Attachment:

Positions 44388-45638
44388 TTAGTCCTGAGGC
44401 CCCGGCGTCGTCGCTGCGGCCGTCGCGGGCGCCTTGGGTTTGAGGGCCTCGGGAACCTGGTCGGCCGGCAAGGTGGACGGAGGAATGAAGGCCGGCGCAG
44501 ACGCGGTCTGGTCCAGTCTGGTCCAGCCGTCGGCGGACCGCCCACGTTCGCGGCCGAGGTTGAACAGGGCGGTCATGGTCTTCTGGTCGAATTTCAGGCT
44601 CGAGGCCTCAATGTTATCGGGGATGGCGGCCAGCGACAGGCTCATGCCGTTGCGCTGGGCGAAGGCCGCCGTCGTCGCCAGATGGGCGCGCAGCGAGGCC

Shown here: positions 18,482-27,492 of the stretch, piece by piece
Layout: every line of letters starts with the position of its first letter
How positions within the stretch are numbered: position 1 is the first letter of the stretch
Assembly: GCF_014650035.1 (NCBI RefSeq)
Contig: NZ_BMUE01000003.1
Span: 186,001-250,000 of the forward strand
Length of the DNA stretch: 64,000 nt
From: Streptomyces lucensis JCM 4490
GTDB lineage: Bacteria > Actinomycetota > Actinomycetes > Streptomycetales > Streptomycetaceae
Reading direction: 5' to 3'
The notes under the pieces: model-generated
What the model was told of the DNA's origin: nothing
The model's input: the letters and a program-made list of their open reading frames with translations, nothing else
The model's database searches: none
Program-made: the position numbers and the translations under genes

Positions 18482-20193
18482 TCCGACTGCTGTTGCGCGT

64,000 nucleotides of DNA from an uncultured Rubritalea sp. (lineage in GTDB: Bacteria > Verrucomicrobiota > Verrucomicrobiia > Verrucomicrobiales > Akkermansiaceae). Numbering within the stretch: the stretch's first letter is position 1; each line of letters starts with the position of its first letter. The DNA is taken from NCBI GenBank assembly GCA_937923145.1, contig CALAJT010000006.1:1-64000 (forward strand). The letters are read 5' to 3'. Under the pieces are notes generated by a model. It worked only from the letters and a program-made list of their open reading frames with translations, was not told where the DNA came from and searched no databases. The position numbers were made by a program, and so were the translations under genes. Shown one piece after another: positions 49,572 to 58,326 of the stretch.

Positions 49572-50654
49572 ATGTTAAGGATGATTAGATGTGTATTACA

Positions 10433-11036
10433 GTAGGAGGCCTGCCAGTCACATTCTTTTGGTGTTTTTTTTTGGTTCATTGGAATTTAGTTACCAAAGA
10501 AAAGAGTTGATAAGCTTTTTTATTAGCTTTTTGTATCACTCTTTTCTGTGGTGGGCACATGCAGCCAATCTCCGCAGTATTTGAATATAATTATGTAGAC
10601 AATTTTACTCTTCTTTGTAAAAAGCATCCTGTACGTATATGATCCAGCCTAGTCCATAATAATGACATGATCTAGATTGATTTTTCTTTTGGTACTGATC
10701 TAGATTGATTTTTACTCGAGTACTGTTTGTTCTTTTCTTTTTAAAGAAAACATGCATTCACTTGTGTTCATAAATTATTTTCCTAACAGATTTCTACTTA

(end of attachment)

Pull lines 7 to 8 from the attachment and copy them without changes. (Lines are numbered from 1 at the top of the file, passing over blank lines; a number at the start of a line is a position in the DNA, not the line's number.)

Layout: every line of letters starts with the position of its first letter
How positions within the stretch are numbered: position 1 is the first letter of the stretch